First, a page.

How To Use The Internet
The subject of electronic marketing will not be complete
without at least mentioning the network or all computer
networks, known as the Internet. Founded over 20 years
ago by the U.S. military, and managed in part by the
National Science Foundation, the Internet has 20 to 30
million users worldwide. People who use the Internet
include, entrepreneurs, executives, researchers,
educators, technicians, consumers, activists, students,
and military personnel. Most use the Internet to
exchange e-mail, pursue special interests, search
databases, and conduct business.
One of the most popular uses of the Internet allows you
to send and receive messages to and from people around
the world from the comfort of your home computer. These
messages, which are free to send, are almost always
delivered faster and more accurately than regular mail.
You can send messages to anyone who has an Internet
address. This includes members of most online services.
It is estimated that over 4,000 e-mails per minute go
through the Internet What this means to you as an
information marketer is that you can conduct "direct
mail" through the Internet to existing and potential
customers. This will eliminate your postage and
printing costs. It will also reduce the amount of time
needed to process your mail.
The Internet also has mailing lists to which you can
have your e-mail address added. These mailing lists are
made up of groups of Internet users with similar
interests. The users send messages back and forth to
each other regarding relevant topics. For example, if
you are selling a publication on gardening, you might
want to join a mailing list of users interested in
outdoor hobbies. Whenever someone sends e-mail to this
mailing list, the e-mail goes to everyone on the mailing
list. Sometimes the mailing list is monitored by an
administrator. If this is the case, you may be limited
to the kinds of e-mail you can send. If you can't find
a list that has to do with your publication's topic, you
can start your own mailing list and wait for others to
Once you join a mailing list, usually for free, you can
receive 1000's of e-mails from users you have already
selected based on their interests. You can then respond
by sending an e-mail to each user's e-mail address.
Your e-mail might be a short message where you mention
how your information products can help them. Rather than
responding to each e-mail individually, you may be able
to respond by sending one e-mail to the entire Internet
The Internet also has what is called, USENET newsgroups.
This aspect of the Internet allows users with specific
interests to forms groups and share information with
each other, usually by posting messages that others
can read. Unlike mailing lists, you do not need to send
or receive any e-mail. You simply connect to the
Internet, locate a USENET newsgroup, and read or post
messages to that particular group.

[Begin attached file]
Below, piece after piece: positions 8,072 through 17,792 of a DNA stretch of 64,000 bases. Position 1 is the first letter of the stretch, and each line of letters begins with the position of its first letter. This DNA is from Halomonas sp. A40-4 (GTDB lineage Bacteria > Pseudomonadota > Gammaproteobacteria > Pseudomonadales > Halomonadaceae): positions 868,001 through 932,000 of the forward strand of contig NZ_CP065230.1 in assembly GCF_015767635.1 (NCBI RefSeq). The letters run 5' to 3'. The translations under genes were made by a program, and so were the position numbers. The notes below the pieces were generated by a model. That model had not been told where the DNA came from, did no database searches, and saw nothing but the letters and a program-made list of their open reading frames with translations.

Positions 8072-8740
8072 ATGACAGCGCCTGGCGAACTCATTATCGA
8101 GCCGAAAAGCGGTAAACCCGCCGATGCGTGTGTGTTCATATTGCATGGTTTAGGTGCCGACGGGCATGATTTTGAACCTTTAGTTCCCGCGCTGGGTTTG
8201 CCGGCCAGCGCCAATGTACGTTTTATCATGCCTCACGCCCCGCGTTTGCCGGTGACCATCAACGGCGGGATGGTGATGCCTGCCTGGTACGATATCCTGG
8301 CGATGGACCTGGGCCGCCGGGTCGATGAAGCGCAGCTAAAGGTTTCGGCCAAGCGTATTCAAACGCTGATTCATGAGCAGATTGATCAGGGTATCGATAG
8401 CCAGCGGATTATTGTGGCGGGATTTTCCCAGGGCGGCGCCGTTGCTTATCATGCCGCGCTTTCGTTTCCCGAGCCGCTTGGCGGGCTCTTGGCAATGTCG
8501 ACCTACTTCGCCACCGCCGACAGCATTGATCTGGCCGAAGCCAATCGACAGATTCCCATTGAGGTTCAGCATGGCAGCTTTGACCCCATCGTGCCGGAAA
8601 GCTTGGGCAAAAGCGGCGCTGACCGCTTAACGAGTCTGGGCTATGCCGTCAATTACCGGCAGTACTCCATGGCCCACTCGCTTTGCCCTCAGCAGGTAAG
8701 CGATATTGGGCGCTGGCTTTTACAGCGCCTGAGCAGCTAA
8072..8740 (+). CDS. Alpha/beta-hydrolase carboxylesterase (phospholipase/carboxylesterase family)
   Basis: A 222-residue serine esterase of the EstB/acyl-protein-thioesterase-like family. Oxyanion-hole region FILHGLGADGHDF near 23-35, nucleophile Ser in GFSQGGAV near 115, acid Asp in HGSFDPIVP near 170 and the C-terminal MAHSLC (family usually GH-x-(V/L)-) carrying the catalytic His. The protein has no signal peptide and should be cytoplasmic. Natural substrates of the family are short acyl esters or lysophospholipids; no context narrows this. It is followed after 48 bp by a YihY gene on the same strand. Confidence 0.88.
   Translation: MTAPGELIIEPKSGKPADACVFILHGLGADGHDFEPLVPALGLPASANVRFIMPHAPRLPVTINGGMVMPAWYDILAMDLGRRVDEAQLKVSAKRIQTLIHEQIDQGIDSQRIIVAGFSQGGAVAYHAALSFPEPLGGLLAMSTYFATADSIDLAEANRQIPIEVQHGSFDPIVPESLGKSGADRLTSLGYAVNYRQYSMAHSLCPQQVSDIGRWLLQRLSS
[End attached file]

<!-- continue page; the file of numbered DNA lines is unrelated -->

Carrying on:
Marketers can also use USENET newsgroups by finding a
newsgroup that focus on interest of specific advantage
to the information products being sold. You can do this
by scanning the messages that have been posted. By
recording users e-mail addresses, you can compile a
mailing list to which you can e-mail information
describing your product.
The Internet also has 100's of free databases that can
be accessed to gain information on practically any
subject. These databases are indexed so that you can
search for information using key words or phrases. Most
are run by volunteers, but, just about anyone can start
one. Publishers can use these databases for two
purposes. First, they are an excellent source of
current information. This information can be used to
help you write your publication. Second, experienced
publishers can create their own database. Once created,
the database can be accessed by millions of Internet
users worldwide. Your own database can contain your
publication(s), much like your own BBS.
Finally, the Internet, like many online services, is
scattered with 1000's of interesting computer files that
is accessible free of charge to Internet users. These
files are usually located in areas called special
interest groups (SIGs). There are over 5,000 SIGs on
Information Marketers can upload free reports,
announcements, press releases, etc., to these SIGs for
others to download. This process is known as file
transfer protocol (FTP).
Using this process, Internet users can send and receive
computer files all around the world. These computer
files may contain more complex information than
contained in standard e-mails. These computer files can
contain text, graphics, sound, or they may be actual
programs. They have all been created, saved, and stored
by a computer connected to the Internet. You can send
and receive advertisements, small reports, or entire
publications using the File Transfer Protocol.
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